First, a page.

The use of nanopore technology aimed at more accurate and efficient DNA sequencing is the main focus of grants awarded by the National Institutes of Health. The grants – nearly $17 million to eight research teams – are the latest awarded through the National Human Genome Research Institute (NHGRI)'s Advanced DNA Sequencing Technology program, which was launched in 2004. NHGRI is part of NIH.
"Nanopore technology shows great promise, but it is still a new area of science. We have much to learn about how nanopores can work effectively as a DNA sequencing technology, which is why five of the program's eight grants are exploring this approach," said Jeffery A. Schloss, Ph.D., program director for NHGRI's Advanced DNA Sequencing Technology program and director of the Division of Genome Sciences.
Nanopore-based DNA sequencing involves threading single DNA strands through tiny pores. Individual base pairs – the chemical letters of DNA – are then read one at a time as they pass through the nanopore. The bases are identified by measuring the difference in their effect on current flowing through the pore. For perspective, a human hair is 100,000 nanometers in diameter; a strand of DNA is only 2 nanometers in diameter. Nanopores used in DNA sequencing are 1 to 2 nanometers in diameter.
This technology offers many potential advantages over current DNA sequencing methods, said Dr. Schloss. Such advantages include real-time sequencing of single DNA molecules at low cost and the ability for the same molecule to be reassessed over and over again. Current systems involve isolating DNA and chemically labeling and copying it. DNA has to be broken up, and small segments are sequenced many times. Only the first step of isolating the DNA would be necessary with nanopore technology.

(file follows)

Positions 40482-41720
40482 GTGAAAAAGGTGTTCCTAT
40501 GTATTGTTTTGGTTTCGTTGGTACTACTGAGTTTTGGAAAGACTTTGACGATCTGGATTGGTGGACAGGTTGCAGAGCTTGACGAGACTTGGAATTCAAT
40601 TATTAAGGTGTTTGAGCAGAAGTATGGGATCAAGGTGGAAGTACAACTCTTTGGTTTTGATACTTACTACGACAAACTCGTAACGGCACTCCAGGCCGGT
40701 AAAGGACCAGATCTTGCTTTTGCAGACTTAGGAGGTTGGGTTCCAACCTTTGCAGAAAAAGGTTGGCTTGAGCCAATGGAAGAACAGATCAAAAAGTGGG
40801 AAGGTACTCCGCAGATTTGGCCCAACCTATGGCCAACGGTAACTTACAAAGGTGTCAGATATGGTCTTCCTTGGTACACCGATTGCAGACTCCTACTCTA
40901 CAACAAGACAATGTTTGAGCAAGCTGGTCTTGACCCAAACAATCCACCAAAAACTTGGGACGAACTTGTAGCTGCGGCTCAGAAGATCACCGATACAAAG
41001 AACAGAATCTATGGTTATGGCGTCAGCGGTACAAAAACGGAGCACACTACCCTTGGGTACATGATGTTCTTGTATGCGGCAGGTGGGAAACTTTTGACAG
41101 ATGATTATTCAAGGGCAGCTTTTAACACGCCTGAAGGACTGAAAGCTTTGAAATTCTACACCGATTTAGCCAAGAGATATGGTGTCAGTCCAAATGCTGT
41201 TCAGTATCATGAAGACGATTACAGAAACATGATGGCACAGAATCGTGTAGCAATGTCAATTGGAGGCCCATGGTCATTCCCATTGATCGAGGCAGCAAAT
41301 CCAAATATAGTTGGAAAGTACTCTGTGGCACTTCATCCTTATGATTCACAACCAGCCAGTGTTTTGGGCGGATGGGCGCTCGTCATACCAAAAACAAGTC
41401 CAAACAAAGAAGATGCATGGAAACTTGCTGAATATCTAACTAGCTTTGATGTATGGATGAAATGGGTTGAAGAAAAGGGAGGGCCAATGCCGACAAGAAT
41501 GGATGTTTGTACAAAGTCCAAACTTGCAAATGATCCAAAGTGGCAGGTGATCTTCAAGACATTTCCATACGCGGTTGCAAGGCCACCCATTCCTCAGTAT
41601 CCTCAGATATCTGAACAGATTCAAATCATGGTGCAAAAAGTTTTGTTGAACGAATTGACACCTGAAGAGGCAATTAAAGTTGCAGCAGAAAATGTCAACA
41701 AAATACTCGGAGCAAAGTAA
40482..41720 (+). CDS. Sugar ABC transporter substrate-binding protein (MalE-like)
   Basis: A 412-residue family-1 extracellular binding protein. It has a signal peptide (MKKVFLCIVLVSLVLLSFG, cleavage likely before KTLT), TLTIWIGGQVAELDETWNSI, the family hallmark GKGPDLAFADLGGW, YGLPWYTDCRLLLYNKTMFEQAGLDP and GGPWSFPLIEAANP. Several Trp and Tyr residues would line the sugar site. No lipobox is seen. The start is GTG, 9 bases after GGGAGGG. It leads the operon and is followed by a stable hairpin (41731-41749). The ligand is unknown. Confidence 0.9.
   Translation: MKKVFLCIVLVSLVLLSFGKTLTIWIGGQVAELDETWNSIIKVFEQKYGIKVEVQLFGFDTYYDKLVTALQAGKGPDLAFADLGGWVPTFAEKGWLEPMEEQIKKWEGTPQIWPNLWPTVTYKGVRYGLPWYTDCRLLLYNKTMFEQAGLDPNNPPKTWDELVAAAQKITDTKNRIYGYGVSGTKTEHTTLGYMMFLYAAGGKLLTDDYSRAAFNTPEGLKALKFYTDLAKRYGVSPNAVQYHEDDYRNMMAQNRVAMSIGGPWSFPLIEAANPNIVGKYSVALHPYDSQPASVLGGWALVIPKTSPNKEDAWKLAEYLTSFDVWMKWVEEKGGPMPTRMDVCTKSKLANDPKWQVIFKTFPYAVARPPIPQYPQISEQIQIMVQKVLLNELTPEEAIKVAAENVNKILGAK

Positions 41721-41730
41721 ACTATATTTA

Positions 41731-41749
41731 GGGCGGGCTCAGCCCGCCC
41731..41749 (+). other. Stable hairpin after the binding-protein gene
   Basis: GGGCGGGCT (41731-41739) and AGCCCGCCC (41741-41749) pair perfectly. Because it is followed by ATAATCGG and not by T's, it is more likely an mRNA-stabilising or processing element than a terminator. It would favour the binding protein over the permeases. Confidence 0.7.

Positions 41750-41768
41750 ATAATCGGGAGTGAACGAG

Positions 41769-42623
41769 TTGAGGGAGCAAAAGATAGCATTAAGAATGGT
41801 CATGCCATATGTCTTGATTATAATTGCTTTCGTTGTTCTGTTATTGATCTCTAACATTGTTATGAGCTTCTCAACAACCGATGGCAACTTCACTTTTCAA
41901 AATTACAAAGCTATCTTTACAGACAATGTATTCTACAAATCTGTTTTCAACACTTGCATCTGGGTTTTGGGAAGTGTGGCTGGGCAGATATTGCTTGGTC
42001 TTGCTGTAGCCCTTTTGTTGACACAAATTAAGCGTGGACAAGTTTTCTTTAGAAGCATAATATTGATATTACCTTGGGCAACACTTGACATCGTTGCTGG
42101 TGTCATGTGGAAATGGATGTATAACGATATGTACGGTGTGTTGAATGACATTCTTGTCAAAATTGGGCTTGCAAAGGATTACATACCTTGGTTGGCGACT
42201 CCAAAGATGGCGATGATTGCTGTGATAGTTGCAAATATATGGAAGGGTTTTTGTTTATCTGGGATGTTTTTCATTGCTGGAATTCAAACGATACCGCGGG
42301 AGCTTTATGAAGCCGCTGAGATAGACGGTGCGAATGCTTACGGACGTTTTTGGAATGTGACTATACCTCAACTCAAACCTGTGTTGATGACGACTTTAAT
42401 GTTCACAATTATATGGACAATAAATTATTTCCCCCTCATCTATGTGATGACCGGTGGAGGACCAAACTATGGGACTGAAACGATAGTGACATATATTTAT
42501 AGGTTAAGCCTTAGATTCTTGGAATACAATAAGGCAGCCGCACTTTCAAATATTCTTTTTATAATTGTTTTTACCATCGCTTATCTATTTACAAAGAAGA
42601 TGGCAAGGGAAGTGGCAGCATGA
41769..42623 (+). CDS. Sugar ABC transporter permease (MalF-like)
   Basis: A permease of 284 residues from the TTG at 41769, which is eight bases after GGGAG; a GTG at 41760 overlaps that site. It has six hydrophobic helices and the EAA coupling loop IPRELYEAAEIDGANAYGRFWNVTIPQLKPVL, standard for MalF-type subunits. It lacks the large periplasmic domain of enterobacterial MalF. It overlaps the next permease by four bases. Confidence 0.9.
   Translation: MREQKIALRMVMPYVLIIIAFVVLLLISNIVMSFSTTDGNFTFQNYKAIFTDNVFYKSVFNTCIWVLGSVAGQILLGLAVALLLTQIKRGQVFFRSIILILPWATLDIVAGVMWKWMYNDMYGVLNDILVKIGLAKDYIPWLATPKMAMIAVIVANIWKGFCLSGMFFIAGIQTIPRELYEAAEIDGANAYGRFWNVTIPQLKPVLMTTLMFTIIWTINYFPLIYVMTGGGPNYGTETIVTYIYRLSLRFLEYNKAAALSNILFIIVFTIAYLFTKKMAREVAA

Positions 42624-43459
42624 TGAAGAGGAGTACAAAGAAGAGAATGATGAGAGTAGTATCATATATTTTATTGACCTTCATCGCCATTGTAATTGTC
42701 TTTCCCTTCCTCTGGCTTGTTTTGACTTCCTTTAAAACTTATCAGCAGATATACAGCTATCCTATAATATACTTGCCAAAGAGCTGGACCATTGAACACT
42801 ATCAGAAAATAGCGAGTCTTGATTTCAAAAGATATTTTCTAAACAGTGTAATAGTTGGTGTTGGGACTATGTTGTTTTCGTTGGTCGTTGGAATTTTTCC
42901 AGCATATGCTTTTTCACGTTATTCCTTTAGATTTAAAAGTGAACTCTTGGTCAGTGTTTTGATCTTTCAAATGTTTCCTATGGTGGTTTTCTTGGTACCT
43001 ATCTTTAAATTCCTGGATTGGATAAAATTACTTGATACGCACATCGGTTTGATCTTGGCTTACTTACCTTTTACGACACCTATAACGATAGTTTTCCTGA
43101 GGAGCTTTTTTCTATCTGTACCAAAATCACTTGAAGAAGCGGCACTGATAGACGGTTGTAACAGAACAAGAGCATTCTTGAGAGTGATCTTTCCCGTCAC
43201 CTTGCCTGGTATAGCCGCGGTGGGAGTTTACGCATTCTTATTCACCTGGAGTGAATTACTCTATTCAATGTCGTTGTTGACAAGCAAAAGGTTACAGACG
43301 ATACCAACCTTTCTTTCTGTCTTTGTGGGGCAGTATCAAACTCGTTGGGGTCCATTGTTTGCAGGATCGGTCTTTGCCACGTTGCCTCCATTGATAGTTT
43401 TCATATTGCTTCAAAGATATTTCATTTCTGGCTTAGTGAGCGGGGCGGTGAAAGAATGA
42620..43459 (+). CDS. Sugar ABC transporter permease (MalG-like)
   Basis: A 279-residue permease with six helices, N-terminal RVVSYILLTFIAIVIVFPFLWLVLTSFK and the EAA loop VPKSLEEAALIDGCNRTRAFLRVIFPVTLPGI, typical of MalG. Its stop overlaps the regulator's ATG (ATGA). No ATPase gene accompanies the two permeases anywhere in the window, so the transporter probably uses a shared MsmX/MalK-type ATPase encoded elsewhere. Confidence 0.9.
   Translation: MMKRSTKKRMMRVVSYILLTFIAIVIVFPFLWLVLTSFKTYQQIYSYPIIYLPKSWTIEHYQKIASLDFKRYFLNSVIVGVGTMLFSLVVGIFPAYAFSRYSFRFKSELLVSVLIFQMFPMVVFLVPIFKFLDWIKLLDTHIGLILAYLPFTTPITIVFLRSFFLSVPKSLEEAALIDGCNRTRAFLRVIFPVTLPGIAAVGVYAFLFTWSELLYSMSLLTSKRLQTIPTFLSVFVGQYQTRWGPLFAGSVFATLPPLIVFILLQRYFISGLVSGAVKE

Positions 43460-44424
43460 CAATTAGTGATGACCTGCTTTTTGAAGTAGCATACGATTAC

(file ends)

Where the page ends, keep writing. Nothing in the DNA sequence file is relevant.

Innovation is crucial in these as well as the other (non-nanopore) studies being funded. For example, one research team eventually hopes to use light to sequence DNA on a cell phone camera chip for under $100.
The new grants are awarded to:
Dr. Aksimentiev and his colleagues plan to use nanopores as sensors. The researchers are studying the effects of combining synthetic nanopores with a light-based technique to control the flow of DNA molecules through the pores. They will use a type of spectroscopy to read the chemical sequence of the DNA.
Dr. Edwards and his colleagues plan to develop innovative molecular biology tools to improve whole-genome sequencing, which entails reading a person's entire genetic blueprint. The researchers hope that better methods of preparing the DNA molecules for sequencing will help scientists identify and link genetic variants to disease and, ultimately, lead to new treatments.
The researchers plan to continue developing the use of nanopore DNA sequencing technology involving a type of protein nanopore called MspA. Part of their research will focus on improving the control of movement of DNA through the nanopore and on developing algorithms to identify DNA bases.